In Nogueira v. New York, N. H. & H. R. Co., 281 U.S. 128, 136, 50 S. Ct. 303, 74 L. Ed. 754, in Warner v. Goltra, 293 U.S. 155, 159-60, 55 S. Ct. 46, 79 L. Ed. 254, and again in South Chicago Co. v. Bassett, 309 U.S. 251, 256-257, 60 S. Ct. 544, 84 L. Ed. 732, the Supreme Court has pointed out that the legislative history of the Longshoremen's and Harbor Workers' Compensation Act leads to the conclusion that the term "master or member of a crew of any vessel", as used in that Act, is synonymous with the term "seaman", as used in the Jones Act. In Swanson v. Marra Brothers, 328 U.S. 1, 7, 66 S. Ct. 869, 872, 90 L. Ed. 1045, decided in 1946, some seven years after the enactment of the F. E. L. A. Amendment on which plaintiff relies, the court not only reiterated this conclusion but went a step farther, stating that the effect of the Longshoremen's Act was to "confine the benefits of the Jones Act to the * * * crew of a vessel plying in navigable waters". (Emphasis supplied.) The phrase, "plying in navigable waters", is not we believe, to be construed as meaning that the vessel must, at the very moment of the injury, have been actually in motion on navigable waters, but is, rather, to be interpreted as meaning that the person injured must have been a member of the crew of a vessel which was engaged in navigation as distinguished from one which had been withdrawn from navigation. In the case at bar, there was no vessel so engaged; all of defendant's boats and barges had been withdrawn from navigation for the winter and laid up in winter quarters, and until such time as they should once again be placed in service, they were not engaged in navigation and plaintiff's decedent, was not, therefore, a "seaman" within the meaning of the Jones Act — i. e., a master or member of the crew of a vessel engaged in navigation. Swanson v. Marra Brothers, 328 U.S. 1, 7, 66 S. Ct. 869, 90 L. Ed. 1045. This conclusion finds support in the decisions rendered in Hawn v. American S. S. Co., 2 Cir., 107 F.2d 999, 1000, where the court, in affirming the trial court's direction of a verdict for the defendant in a case where the plaintiff was injured while employed with others in moving a vessel from one position alongside a dock to another at which it was taking on cargo for storage, stated that, although navigation "does not cease when the ship is in drydock for repairs, awaiting new business", a ship "is withdrawn from navigation, if laid up for the winter", and in Antus v. Interocean S. S. Co., 6 Cir., 108 F.2d 185, 187, where the court, affirming the dismissal of a suit filed under the Jones Act by one who had been a member of the ship's crew and was injured while helping prepare the vessel for winter quarters, stated: "The fact that he had been, or expected in the future to be, a seaman does not render maritime work which was not maritime in its nature." Cf. Taylor v. McManigal, 6 cir., 89 F.2d 583. Of the cases cited by the plaintiff, the only one which allowed a recovery under the Jones Act where the ship was not in actual navigation, Hunt v. United States, D.C., 17 F. Supp. 578, merely serves to emphasize the factors, lacking in the case at bar, which serve to make one a seaman for the purposes of the Act. In the Hunt case, the vessel on which the accident occurred was in drydock undergoing repairs and, thus, was not "withdrawn from navigation" as were the boats involved in the case at bar, which had been "laid up for the winter", Hawn v. American S. S. Co., 2 Cir., 107 F.2d 999, 1000. A second significant difference is that the plaintiff in that that case was living on board the vessel and was subject to ship's discipline as a member of the crew.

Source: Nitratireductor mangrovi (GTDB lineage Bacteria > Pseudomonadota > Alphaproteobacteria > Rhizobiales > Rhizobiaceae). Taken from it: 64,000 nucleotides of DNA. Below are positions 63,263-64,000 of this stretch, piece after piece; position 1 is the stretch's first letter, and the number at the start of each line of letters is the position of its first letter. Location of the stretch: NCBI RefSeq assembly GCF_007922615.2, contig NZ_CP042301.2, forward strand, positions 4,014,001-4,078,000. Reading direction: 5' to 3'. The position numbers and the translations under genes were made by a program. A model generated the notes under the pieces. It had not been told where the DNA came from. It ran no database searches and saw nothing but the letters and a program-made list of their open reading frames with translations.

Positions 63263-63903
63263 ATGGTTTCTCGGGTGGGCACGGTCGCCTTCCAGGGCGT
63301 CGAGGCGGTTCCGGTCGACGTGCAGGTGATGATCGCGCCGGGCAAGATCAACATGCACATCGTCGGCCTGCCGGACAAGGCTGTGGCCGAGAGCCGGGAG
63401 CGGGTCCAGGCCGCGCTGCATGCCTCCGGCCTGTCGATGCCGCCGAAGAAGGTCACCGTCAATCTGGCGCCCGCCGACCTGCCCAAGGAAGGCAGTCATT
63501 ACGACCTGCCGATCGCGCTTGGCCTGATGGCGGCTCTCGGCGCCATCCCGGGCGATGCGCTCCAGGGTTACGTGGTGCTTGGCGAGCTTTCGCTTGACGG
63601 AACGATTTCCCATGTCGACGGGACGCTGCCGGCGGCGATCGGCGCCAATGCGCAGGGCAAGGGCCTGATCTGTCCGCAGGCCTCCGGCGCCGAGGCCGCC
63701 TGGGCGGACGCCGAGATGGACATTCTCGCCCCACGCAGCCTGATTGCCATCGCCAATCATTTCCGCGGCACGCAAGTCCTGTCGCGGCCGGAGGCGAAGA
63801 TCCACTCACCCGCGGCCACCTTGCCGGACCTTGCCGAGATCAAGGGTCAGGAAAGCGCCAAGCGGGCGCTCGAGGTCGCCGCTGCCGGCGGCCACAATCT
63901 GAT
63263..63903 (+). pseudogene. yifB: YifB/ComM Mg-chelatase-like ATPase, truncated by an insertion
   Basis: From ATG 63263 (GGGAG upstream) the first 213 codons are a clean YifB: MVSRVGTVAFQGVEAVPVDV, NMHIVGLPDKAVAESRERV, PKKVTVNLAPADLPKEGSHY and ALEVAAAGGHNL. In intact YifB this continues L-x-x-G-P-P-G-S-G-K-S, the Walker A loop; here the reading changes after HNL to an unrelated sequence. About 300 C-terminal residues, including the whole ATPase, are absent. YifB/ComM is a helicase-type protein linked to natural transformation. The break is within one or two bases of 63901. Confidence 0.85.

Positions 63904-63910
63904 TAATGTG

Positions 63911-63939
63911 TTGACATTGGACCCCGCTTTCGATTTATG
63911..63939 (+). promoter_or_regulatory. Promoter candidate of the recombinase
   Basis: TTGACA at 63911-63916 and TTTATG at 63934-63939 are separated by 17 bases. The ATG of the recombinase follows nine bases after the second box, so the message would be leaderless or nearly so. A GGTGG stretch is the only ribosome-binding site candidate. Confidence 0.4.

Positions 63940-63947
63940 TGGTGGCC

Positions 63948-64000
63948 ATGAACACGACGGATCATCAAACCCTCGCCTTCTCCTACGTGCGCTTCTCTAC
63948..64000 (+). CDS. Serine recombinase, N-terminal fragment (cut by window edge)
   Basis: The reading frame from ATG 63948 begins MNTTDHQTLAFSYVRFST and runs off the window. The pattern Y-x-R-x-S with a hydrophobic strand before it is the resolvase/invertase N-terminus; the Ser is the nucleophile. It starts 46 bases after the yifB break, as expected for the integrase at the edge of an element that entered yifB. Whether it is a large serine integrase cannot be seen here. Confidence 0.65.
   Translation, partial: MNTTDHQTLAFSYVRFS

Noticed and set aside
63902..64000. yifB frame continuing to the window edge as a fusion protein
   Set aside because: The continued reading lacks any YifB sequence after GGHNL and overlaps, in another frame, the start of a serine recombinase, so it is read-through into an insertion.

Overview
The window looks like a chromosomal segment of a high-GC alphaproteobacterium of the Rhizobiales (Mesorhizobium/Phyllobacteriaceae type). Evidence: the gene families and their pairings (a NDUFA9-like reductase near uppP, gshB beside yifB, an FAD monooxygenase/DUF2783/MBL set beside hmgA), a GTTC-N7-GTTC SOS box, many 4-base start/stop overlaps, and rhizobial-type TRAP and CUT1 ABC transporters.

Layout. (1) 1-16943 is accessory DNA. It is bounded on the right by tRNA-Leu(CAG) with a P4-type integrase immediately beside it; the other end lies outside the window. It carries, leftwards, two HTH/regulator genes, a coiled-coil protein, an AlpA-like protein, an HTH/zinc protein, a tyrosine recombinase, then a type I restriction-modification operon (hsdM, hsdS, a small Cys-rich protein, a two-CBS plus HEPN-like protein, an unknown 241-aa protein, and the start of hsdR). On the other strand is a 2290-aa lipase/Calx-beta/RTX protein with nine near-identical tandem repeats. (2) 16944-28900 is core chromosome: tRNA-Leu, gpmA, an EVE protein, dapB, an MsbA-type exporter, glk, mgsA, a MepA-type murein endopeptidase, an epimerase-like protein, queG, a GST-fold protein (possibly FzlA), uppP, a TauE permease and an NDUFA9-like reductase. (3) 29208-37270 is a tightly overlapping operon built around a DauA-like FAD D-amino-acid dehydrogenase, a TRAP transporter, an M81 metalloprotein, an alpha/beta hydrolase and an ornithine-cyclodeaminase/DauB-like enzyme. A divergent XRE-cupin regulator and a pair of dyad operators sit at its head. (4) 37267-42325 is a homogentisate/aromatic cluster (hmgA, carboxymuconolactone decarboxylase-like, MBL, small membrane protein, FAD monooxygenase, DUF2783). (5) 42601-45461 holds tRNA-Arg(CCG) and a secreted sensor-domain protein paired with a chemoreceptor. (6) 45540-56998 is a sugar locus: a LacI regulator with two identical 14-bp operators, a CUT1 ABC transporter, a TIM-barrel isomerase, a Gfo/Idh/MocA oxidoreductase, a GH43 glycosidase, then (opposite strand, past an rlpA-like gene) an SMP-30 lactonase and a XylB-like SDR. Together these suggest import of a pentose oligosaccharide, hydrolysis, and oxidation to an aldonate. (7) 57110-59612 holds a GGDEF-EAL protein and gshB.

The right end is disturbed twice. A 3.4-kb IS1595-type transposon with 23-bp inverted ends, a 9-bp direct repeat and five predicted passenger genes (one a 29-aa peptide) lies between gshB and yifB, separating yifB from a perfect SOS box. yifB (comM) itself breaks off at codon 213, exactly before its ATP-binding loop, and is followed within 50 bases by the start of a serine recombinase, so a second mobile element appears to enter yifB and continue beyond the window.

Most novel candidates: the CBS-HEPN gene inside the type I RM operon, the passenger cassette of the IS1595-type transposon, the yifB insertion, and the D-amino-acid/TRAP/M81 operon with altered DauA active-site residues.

In the light of the foregoing authorities, we can conclude only that plaintiff's decedent was not, at the time of his death, a "seaman" within the meaning of the Jones Act and that the trial court erred in instructing the jury and in failing to grant defendant's motion for a directed verdict. Consequently, the judgment is reversed and the cause remanded with directions to enter judgment for defendant.
Defendant does not deny that Desper's death resulted from injuries sustained in the course of his employment, nor does it contend that, insofar as the question of negligence is concerned, the evidence was insufficient to sustain the verdict against it
"In any suit to recover damages for any injury sustained on board vessel or in its service seamen having command shall not be held to be fellow-servants with those under their authority."